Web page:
If, like high fashion clothes, car sales were generated by looks alone, the stylish and sporty looking sedan would clean up. However, the saying that 'beauty is only skin deep' applies equally to cars as it does to humans. It's what's underneath that counts the most for most folks and yours truly got a peek at what counts during a daylong test drive in the peaceful countryside beyond the crowded environs of Paris.
But let's take a lingering look at the Mazda6's body first: It's truly elegant and follows the new trend of adapting the coupe look for a sedan without reducing rear headroom. It has the fashionable bulbous front end adopted by others in the crowded market segment and the flowing lines that do give the visual impression of an animal about to leap forward.
Mazda say it is the "purest adaptation yet of KODO which was inspired by the movements of animals in the wild and symbolizes Mazda's distinctive vitality and agility." Ahem, well I'll buy some of the animal allusions but my eyes roll when they talk about the driver being at one with the car. I know they are sincere, but when they ask Westerners to imagine the car being an extension of the driver, it sounds like esoteric tripe.
The beauty of the exterior doesn't follow the driver inside, unless you opt for the two-tone treatment on the inside of the doors. The interior is an improvement on the outgoing version in that it is driver focused and very functional but it seemed plain to me. That said, the seats are comfortable and supportive and rear passengers have good leg and headroom and those features do matter.
I'll reserve comment on some of the features because frankly we don't know exactly what we will get when the 6 arrives here in late January. The cars we tested were not full production models, which is why I will forgive some of the excessive wind noise experienced in the two cars driven. And they were made to European specifications so there will be differences.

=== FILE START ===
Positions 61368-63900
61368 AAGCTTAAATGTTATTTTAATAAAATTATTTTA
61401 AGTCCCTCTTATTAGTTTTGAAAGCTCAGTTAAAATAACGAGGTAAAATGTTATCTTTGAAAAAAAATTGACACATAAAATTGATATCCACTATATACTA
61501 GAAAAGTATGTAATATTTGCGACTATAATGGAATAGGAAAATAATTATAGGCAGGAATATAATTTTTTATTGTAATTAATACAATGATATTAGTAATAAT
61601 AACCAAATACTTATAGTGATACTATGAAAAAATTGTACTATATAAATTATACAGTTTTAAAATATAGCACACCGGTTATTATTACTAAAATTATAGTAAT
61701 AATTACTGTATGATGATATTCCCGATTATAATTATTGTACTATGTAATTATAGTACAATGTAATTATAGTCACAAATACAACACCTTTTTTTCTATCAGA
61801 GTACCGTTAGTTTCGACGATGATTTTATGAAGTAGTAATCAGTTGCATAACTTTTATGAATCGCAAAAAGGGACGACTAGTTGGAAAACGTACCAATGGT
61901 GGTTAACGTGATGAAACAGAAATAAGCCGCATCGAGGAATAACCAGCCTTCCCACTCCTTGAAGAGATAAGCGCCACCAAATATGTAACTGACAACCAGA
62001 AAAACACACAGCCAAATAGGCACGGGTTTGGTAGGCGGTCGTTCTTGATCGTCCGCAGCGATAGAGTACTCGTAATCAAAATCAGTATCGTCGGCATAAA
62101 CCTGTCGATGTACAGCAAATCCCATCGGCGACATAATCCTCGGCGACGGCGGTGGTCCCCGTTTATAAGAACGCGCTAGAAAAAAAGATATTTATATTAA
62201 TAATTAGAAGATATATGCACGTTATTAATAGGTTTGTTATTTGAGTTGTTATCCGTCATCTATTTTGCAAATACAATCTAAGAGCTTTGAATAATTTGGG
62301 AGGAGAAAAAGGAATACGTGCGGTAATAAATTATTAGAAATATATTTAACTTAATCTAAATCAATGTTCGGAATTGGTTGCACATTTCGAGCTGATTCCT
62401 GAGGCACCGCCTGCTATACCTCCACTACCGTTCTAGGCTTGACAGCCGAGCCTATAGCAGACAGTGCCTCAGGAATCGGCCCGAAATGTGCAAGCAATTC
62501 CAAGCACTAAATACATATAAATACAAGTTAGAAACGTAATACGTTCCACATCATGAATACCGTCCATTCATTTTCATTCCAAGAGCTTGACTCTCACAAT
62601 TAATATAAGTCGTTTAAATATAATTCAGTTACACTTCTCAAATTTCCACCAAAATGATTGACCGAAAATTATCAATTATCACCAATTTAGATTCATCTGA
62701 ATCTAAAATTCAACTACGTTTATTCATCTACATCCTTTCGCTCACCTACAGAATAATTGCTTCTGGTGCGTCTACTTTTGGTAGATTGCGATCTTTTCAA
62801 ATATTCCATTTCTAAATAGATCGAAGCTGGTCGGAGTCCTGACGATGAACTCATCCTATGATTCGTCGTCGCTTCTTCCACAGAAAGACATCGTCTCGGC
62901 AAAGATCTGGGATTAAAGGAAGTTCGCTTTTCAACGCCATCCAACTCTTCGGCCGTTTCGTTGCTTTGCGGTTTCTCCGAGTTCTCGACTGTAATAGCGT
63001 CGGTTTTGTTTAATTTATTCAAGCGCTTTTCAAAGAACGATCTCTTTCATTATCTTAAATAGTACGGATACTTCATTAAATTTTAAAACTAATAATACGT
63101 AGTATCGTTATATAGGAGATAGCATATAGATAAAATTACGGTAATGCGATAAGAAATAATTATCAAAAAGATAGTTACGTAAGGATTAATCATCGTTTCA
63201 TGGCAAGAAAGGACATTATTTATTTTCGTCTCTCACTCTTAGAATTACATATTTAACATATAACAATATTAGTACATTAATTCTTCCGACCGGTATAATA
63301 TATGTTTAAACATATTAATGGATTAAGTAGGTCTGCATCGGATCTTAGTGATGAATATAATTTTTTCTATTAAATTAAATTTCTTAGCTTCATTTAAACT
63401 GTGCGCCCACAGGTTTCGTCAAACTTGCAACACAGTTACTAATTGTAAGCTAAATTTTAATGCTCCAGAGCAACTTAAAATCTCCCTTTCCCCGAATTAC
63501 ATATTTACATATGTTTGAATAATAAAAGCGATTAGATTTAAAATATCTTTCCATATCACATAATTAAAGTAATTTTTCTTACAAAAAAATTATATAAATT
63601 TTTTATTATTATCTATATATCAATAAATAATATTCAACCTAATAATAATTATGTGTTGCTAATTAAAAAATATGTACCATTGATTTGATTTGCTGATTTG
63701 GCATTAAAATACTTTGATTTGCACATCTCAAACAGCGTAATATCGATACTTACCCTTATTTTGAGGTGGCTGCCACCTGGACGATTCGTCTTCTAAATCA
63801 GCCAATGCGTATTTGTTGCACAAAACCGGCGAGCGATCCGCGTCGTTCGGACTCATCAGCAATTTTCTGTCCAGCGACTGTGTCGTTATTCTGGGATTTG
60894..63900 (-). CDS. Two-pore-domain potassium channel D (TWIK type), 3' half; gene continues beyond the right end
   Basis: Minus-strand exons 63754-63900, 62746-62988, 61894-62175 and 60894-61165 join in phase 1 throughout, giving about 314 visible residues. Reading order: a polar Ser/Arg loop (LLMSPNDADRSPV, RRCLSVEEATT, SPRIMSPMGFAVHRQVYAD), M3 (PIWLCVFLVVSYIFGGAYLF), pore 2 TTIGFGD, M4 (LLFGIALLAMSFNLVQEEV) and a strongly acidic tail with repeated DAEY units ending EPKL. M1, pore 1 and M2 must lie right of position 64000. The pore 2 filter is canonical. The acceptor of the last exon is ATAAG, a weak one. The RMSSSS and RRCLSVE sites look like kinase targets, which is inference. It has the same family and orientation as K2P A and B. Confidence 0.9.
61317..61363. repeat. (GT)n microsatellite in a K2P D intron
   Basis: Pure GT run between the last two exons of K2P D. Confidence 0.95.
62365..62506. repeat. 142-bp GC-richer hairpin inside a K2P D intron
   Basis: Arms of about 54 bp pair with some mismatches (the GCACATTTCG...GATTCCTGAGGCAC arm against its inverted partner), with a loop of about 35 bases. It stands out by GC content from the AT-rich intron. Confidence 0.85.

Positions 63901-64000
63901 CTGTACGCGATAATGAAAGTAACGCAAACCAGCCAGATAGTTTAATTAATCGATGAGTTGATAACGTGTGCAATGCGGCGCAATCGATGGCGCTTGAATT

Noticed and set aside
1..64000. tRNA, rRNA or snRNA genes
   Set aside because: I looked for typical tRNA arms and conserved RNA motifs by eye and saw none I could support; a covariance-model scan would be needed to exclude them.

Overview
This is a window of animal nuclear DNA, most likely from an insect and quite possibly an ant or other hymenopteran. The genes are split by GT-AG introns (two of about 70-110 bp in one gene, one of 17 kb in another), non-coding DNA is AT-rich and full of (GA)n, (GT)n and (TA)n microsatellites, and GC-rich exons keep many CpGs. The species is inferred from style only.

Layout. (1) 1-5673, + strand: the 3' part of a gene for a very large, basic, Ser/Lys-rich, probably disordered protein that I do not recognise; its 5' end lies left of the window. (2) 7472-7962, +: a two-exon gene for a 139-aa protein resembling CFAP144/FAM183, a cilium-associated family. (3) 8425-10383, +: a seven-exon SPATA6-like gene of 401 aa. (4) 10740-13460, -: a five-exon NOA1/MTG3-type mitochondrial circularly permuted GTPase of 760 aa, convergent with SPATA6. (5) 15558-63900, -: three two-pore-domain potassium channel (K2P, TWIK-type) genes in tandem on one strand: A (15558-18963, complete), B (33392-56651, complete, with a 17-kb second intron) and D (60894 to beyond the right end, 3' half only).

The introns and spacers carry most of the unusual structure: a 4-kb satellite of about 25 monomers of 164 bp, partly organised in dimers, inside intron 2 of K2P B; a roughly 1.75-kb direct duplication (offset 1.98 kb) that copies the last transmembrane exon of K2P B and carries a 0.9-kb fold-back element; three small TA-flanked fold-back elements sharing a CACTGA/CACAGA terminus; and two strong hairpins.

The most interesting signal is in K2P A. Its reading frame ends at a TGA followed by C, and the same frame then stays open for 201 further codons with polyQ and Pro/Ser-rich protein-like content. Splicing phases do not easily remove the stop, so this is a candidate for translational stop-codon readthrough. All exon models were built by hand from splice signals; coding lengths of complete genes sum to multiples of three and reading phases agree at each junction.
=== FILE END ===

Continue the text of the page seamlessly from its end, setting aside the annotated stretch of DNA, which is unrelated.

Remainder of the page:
First up was a 2.2-litre SKYACTIV-D common-rail diesel powered version, matched to a six-speed auto transmission. (I'm saying nothing about the daft SKYACTIV name). Nobody will say if we will get the diesel but we should and it would give Mazda an edge over its rivals.
It had more power than I expected and I would urge anybody interested in a six to take a diesel for a spin.
If they come here, of course. (Smiley Face)
We will get the new 2.5-litre SKYACTIV-G direct injection gas engine. It was positively perky on the back lanes and freeway. Top speed is a few clicks above 220 km/h and the zero to 100 km/h acceleration is a smidgen under eight seconds.
An experience common to driving both versions is the handling. The entrance to and exit from some of the longer corners along the way were indeed smooth with any lean even at higher speeds barely perceptible.
If I told you that the diesel sips fuel at the rate of 4.8 L/100km (combined city/highway use) and correspondingly the gas engine uses 6.3 L/100km, I'm sure you would be impressed. However, use those numbers as a guide. The way fuel consumption is measured in Europe is different from here in terms of weighing urban and highway consumption cycles.
Critical to improved fuel consumption are two fascinating features offered: i-ELOOP and i-STOP. Without getting technical, fuel savings are realized by i-ELOOP's brake energy regeneration, which stores energy in a capacitor rather than a battery and makes it available for use by the car's electricity supply. In the case of i-STOP, savings come through the simple stopping of the engine at the lights or in stop-go traffic and there's the rub. i-STOP will be standard fare in Europe, not sure about their inclusion here because they will boost the sticker price in a market segment hotly contested by the likes of the new Honda Accord, Toyota Camry, Ford Fusion and Chevy Malibu to name but four.
Europeans include a lot more stop-go traffic considerations in their consumption evaluations than we do and therefore these two features demonstrably shine. They would work equally well here but official published figures won't reflect their efficiency. Changes in measuring fuel consumption are on the way and it's to be hoped that the kind of stop-go traffic many suffer in our major cities are better reflected in those revisions.
Personally, these features would not be a hard sell, which reminds me of a joke comedian Bill Reiter once told me. It went something like this: "What did the Zen Buddhist say to the hotdog vendor?" The answer: "Make me one with everything." The guys from Mazda would like that.
Pricing has yet to be announced, but the 2012 starts at $24,145. The new car should arrive in January or February of 2013.
Photograph by: Mazda
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